The Meadows Center for Opportunity was established in 1983 for the sole purpose of employing adults with developmental disabilities. It has been our privilege to work with many different men and women through the years, and we are honored that some of these individuals are still working with us, more than three decades later.
Please stop and think about that for a moment. Have you remained at a job you love for that length of time? Few of us have. In fact, some people hate their jobs, and can’t wait to leave them. But that is not the case with our nonprofit. Almost everyone we hire stays for a significant amount of time.
That is why, after thirty-four years of making a positive difference in the lives of so many, it is both frustrating and discouraging to be informed by the government that what we are doing as an organization has no value.
We are being repeatedly told that, in their opinion, providing people with jobs and vocational training in a closely monitored, safe environment is not important and not desirable. The government believes that rather than building on the success of organizations like the Meadows, it is preferable for that type of employment to fade away so that people with developmental disabilities are forced to compete for jobs in the community. That scenario means a few individuals will find work - but the majority will not.
Because we all care about people with challenges, we enjoy seeing the heartwarming articles about individuals with developmental disabilities being employed in community jobs. But for each person in one of those stories, there are countless others who will never share that experience. Does that mean we are supposed to cast them aside and say they are not worth employing? Should we give up because their needs are more intense or serious? Are we willing to walk away from men and women who want to work, and who deserve to work, just because they don’t have the physical or mental capabilities that will allow them to be employed in demanding or pressure filled situations?
Many of the people we hire, struggle with simple tasks. They struggle with their focus and their ability to concentrate. They struggle with their memory, and they struggle with their emotions as they try to control behaviors that would not be tolerated in a typical job. Others have health issues that most employers are not trained to deal with and do not want to take responsibility for. We also have individuals who attempted to work in the community, but who eventually turned to us for a meaningful job.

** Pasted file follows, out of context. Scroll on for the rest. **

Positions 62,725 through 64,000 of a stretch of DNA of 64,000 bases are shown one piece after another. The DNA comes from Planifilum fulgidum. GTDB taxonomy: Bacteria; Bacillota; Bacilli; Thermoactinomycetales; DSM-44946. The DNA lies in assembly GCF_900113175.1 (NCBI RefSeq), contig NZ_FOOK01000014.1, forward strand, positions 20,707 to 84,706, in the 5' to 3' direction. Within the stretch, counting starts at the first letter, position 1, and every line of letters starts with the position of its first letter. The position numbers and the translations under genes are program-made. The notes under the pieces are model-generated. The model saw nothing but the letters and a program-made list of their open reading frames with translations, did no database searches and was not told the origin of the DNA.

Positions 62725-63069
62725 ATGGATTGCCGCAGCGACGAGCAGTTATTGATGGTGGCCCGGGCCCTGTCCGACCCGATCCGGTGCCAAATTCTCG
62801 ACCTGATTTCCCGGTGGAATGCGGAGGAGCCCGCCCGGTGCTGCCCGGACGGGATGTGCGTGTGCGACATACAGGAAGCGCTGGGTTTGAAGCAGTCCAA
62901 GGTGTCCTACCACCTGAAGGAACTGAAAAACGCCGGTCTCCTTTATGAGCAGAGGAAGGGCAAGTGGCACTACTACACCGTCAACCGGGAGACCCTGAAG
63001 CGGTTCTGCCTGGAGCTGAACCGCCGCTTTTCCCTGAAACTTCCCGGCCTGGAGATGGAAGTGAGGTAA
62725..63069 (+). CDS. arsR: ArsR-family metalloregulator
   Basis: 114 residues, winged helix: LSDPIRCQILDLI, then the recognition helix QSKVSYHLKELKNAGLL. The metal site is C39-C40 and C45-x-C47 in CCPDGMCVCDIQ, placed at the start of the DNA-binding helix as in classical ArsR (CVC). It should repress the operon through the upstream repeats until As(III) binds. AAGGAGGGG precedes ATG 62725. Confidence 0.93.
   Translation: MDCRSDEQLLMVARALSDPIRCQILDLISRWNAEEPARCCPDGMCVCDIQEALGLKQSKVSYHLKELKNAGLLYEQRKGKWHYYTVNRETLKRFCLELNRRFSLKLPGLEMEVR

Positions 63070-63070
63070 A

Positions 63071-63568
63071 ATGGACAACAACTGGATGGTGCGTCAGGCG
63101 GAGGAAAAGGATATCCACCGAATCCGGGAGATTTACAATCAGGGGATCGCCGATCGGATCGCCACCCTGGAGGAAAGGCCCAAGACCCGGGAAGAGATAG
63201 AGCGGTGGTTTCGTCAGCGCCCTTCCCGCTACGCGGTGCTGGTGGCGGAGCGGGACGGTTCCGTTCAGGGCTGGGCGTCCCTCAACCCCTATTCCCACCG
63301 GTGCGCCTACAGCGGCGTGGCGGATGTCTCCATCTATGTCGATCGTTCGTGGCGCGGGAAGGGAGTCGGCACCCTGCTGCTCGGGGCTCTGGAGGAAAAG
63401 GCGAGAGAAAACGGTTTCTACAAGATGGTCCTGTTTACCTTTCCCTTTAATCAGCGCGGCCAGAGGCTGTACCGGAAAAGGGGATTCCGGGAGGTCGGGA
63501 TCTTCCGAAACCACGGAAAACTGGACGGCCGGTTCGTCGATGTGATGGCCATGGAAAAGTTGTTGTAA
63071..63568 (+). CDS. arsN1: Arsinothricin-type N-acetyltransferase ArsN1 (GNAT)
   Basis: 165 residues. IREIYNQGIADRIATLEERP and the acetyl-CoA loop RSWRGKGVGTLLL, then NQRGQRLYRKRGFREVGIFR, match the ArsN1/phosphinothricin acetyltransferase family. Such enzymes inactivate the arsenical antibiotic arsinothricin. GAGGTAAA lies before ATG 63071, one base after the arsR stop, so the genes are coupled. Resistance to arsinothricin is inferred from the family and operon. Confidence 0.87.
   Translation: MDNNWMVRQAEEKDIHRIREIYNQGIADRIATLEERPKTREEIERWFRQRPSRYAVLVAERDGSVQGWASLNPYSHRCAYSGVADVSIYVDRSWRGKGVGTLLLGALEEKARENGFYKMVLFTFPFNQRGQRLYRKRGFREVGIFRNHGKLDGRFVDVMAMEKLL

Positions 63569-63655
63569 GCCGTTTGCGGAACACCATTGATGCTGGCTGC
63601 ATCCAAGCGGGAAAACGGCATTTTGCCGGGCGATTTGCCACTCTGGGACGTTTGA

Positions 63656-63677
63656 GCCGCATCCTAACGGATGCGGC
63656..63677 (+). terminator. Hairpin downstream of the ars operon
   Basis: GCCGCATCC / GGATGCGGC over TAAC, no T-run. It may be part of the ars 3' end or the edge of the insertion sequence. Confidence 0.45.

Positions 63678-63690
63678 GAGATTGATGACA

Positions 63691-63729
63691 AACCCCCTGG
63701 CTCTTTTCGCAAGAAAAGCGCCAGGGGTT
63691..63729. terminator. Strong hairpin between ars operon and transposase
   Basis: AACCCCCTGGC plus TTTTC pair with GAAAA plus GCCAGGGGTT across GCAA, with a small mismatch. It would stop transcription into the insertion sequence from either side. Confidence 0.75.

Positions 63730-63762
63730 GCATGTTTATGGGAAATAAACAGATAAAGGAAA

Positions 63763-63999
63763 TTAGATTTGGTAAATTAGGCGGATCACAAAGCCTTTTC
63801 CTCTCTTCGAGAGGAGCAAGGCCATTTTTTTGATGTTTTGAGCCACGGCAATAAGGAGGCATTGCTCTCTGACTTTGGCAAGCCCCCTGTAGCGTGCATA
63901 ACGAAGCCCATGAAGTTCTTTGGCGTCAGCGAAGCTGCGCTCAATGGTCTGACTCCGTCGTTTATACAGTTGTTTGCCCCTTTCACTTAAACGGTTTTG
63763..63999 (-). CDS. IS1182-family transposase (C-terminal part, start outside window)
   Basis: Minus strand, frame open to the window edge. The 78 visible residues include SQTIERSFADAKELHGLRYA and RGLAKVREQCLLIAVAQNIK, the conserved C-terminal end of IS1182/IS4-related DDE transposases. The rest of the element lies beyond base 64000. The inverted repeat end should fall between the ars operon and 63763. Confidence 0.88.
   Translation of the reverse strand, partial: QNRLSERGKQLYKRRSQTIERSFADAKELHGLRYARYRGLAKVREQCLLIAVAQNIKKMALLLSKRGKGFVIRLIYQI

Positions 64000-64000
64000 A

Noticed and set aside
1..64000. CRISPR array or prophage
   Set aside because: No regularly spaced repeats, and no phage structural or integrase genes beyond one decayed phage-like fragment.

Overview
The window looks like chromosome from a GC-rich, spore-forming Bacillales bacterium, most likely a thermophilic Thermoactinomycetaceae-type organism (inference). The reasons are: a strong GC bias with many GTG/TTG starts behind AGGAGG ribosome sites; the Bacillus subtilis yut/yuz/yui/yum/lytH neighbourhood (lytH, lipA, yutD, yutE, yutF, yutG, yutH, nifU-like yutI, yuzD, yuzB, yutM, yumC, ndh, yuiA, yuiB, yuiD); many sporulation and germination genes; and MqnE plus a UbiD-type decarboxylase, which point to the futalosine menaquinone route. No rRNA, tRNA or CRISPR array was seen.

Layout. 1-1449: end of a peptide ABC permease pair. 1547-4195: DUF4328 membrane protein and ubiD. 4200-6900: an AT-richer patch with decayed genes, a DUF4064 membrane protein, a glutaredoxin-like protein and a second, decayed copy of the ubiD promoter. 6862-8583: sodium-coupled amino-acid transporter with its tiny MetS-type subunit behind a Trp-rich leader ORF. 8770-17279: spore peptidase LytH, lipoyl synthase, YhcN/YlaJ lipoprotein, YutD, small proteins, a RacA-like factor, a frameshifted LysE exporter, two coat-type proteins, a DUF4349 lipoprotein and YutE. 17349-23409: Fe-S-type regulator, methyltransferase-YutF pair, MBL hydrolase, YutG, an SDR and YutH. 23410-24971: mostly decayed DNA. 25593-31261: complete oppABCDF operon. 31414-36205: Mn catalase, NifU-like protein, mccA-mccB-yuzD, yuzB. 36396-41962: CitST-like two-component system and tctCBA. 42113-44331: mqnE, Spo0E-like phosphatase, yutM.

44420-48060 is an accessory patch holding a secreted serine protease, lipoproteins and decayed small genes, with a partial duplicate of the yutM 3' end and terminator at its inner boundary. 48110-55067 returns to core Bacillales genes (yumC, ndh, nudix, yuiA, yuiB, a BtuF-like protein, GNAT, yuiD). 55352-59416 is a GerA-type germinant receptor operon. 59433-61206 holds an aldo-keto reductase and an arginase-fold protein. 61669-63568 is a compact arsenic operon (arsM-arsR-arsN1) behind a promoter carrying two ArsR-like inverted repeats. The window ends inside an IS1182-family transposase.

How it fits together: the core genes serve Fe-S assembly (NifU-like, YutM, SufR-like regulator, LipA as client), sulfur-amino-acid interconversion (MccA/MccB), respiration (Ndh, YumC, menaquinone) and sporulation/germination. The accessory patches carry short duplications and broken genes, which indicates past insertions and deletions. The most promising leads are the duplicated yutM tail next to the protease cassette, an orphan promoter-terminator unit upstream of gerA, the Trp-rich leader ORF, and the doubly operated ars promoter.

But despite the struggles, challenges and issues that our employees live with, they are able to work because we provide the assistance they need.
That is why, despite what the government thinks, we believe successful employment can occur in either the community or in a facility like ours.
It is our point of view that - when a person feels a sense of accomplishment, develops self-esteem and self-confidence, has the chance to reach their full potential, is respected and treated with dignity and, most importantly, when they are accepted for who they are as a person - they experience the dignity of work.
Based on that criteria, when a person is employed at the Meadows, no matter how minimal their job skills might be, they are successful.
However, we are continually being told by the government that the employment we offer is not necessary and not appropriate.
Certainly it is true that, for some people, being employed in the community can be a perfect fit. But for many others, it does not work. So what are those men and women supposed to do? If facilities like the Meadows are no longer a viable option, it will be the very individuals who need additional support that will suffer the most.
In regard to their present job prospects, as well as those in the future, we are doing a great disservice to people with developmental disabilities if we do not approach the subject of their employment realistically.
We all wish that employers would offer forty hours a week, at minimum wage or better, to every person with an intellectual challenge - no matter how slowly they work, no matter how many mistakes they make or how often they have health related issues on the job. But that is not reality. And if we pretend that is, we are setting up our friends and loved ones to fail.
Therefore, it is critical that organizations like the Meadows are allowed to continue to offer employment to adults who, for whatever reasons, are not able to work in the community. Those individuals still have the right to have a job. They should have the chance to maximize their strengths and abilities while they learn new skills. They deserve to earn a paycheck. These men and women, who would otherwise remain unemployed, depend on us to provide opportunity and hope.
That is a responsibility we will not give up.